"We continue to work with them (MLS). I have no problem in a situation if an MLS coach chooses to go by the letter of the law with the FIFA regulations on call-ups. It is very appropriate and Tim chose to do that. I think the only confusion is that it was a last minute issue. Since February, we communicated with the MLS coaches the qualifying dates and when we were going to bring players into camp and sent out a pool of players maybe three weeks ago as to who was going to be likely to come into camp and finalized it perhaps a week ago. There was plenty of time for anybody I think to express a desire to not allow a player to come in. Tim communicated to our team administrator on Thursday night that they wanted to keep Pablo back, and in all honesty on Friday morning we had to move quickly, because we had players traveling around the league and we had to deal with that real quick."

"In the future we just need to make sure the timing is right. When these coaches express a desire to hold back a player, they do it in a more timely matter. I understand what they go through, I had the same issues with DC United. I typically lost anywhere from five, six, seven, eight players I think at one time to National Team call-ups. I know it's part of the process, so I understand their concerns, and I respect the fact that they wish to follow those guidelines when they think it is in the best interest of their club. I have no problem with Tim. I have no problem with Pablo, or with any of the players who were left of the roster this time around."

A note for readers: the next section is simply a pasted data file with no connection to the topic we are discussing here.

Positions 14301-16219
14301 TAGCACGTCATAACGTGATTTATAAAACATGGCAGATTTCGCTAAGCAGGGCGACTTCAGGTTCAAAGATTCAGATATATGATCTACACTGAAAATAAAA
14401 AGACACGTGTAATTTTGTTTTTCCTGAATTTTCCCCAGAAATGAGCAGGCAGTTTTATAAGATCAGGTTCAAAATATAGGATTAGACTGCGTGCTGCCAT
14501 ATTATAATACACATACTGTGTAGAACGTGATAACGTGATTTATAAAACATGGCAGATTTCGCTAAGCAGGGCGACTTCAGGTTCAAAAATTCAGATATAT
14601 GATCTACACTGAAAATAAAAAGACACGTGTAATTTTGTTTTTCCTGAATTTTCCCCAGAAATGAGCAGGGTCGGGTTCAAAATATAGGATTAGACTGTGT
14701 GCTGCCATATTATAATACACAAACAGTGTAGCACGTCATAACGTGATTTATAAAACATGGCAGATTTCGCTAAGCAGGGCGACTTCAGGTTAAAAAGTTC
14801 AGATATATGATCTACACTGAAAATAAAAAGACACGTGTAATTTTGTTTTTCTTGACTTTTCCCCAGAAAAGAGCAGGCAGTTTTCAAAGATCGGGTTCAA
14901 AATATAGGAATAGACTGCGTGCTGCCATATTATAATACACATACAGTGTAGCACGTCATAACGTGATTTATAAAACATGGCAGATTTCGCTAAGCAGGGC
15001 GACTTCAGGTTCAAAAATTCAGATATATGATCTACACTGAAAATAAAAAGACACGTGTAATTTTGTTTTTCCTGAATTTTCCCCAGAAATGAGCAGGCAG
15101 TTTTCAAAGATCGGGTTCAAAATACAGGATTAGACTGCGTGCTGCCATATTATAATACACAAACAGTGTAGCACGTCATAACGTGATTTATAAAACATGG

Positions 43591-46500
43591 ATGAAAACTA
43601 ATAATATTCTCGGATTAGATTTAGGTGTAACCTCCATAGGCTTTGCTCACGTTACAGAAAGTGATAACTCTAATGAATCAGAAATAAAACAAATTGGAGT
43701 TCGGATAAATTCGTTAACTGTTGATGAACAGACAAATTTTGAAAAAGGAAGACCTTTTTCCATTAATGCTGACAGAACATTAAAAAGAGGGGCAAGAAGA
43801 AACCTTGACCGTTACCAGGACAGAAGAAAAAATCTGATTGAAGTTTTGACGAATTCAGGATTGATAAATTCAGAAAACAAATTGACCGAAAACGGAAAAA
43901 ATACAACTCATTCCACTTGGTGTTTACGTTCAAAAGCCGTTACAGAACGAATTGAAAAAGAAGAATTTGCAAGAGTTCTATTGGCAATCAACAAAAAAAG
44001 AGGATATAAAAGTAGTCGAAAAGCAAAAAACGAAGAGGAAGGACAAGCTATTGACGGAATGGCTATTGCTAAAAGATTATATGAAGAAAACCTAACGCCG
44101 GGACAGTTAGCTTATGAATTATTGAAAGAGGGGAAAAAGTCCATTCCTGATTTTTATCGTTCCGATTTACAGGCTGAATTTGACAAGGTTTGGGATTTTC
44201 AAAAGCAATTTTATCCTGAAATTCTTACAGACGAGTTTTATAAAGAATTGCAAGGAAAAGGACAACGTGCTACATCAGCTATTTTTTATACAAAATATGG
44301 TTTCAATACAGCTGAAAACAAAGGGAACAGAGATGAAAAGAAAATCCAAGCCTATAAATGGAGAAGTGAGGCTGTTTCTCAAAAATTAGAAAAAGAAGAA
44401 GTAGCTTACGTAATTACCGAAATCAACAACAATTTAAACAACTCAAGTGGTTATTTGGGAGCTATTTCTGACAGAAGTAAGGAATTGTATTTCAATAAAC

"In the particular game, it is hard for us to bring in players from one club and not the other, and I don't want to be in a position where I'm handicapping games. I just felt that that was the right thing to do. I called Kansas City on Friday morning and spoke to their general manager and wanted to alert the players before they got on the plane to go to L.A., because they were going to L.A. and then back for the game in Colorado and then Columbus. So there are a lot of issues besides the one player that needs to be dealt with. And obviously we had to replace Tony (Meola) with John Walker. We had to do a little bit of scrambling on Friday to get this thing organized, but at the same time I have no hard feelings and I certainly hope they don’t either."

On the expectations surrounding the team, compared to being an under dog in the past:
"Even the last time around in this round, the U.S. team would be a favorite anyway. Those things haven’t changed. What I see in our pool of players is that they embrace the opportunity to play with the National Team and they really enjoy it and they’re excited about it. That’s wonderful to see as a National Team coach, that these players want to be here. Sometimes when there’s conflict between club and country sometimes players don’t have the right attitude coming into camp, but what I've found since I’ve taken over in 1998 is that these players have always embraced the opportunity to play for the U.S. That’s great to see and I think with the success from the last World Cup they have an air of confidence about themselves and they’re very excited about this thing kicking off on Sunday and that they’re ready to go. However you want to frame it, obviously there's a different approach for all players having tasted a little success, but at the same time they realize there’s a lot of hard work ahead and its going to be a difficult road to try to qualify for Germany."